This whole situation may be less a matter of LACK of empathy than SELECTIVE empathy. Certainly, I would expect that quality to exist between church members, the "US" group, and this is frequently evinced with outreach efforts by a congregation toward needy individuals of their membership. The problem, of course, is THEM: those either outside their ranks or with a stance or belief system contrary to their own ... like us.
When such an attitude appears, I would point out to them that their own holy book talks about inclusivity:
For I was hungry and you gave me something to eat, I was thirsty and you gave me something to drink, I was a stranger and you invited me in.
-- Matthew 25:35-36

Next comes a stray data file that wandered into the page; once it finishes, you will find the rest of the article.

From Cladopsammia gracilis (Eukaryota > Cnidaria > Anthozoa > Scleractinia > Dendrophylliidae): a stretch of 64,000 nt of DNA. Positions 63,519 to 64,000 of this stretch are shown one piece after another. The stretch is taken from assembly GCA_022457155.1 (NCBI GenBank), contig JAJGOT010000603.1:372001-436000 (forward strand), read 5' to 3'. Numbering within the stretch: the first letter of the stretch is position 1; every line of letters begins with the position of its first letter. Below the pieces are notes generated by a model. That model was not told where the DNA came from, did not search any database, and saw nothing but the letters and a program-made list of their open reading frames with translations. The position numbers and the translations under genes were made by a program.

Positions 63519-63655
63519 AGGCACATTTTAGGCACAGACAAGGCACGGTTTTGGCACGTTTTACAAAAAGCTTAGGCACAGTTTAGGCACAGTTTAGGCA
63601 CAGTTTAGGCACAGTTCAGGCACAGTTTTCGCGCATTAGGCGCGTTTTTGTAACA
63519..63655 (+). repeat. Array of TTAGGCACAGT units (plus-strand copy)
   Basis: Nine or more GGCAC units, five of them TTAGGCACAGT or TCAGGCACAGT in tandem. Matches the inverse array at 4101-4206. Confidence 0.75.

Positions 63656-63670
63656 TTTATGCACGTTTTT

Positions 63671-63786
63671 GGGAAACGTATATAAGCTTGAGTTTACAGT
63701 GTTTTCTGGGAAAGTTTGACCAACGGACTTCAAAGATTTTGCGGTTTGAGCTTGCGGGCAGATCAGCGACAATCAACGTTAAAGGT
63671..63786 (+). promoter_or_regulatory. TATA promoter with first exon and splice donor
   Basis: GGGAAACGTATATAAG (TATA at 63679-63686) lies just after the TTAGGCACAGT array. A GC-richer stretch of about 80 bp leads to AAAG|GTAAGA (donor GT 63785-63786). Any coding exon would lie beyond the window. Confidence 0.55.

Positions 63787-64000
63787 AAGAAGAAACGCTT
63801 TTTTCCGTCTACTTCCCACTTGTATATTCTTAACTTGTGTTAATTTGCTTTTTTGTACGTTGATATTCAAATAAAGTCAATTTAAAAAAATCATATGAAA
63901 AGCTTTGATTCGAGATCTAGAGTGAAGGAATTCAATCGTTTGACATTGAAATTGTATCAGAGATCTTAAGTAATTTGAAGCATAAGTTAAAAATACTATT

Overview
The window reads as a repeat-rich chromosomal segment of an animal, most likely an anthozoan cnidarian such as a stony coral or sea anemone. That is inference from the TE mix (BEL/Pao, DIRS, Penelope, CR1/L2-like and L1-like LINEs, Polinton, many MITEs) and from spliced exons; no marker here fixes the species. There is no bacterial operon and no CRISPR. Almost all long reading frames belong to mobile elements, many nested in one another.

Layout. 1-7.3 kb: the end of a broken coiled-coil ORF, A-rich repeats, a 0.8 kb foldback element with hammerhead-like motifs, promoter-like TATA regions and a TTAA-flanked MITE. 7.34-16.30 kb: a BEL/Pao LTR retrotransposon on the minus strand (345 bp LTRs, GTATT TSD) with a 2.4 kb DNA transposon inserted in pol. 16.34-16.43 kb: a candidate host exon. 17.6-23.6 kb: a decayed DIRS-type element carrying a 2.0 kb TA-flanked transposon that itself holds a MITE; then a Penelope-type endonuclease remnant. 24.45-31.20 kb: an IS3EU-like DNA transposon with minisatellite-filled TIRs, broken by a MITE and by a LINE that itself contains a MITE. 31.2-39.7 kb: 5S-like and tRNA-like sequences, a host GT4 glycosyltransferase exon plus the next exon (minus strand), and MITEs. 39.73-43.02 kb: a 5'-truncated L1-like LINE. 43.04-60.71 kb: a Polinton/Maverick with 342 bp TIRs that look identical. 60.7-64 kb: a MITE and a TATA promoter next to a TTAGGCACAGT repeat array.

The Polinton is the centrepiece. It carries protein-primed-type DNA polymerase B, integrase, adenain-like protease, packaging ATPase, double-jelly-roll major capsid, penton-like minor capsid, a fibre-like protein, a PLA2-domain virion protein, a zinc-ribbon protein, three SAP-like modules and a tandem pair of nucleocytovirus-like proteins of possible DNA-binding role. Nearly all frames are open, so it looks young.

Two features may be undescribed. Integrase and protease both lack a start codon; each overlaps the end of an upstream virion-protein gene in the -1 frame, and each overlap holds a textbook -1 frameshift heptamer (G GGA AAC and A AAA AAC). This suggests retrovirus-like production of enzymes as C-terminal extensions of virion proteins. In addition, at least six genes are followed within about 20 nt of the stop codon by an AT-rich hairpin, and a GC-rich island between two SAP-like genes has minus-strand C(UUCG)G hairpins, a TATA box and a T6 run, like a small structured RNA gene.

I would also remind them that there are organizations such as the Foundation Beyond Belief, which do such outreach REGARDLESS of who needs it and without the sub rosa need or intention to proselytize. There is also the fact that secular charities as a rule are a lot more efficient in terms of what they accomplish with the monies designated for such project than those operating with the direct imprimatur of the church.
"Shaming," you say? Perhaps ... but it's their book which talks about treating with "the least of these, my brethren" as equivalent to treating with their putative savior, and I wonder how often that gets forgotten by them.
Well put, Loren.
I liked what you had to say and I agree with Loren on selective empathy. I do hope some day, very soon, universal health care will not be a individual right but the right thing to do for peoplekind.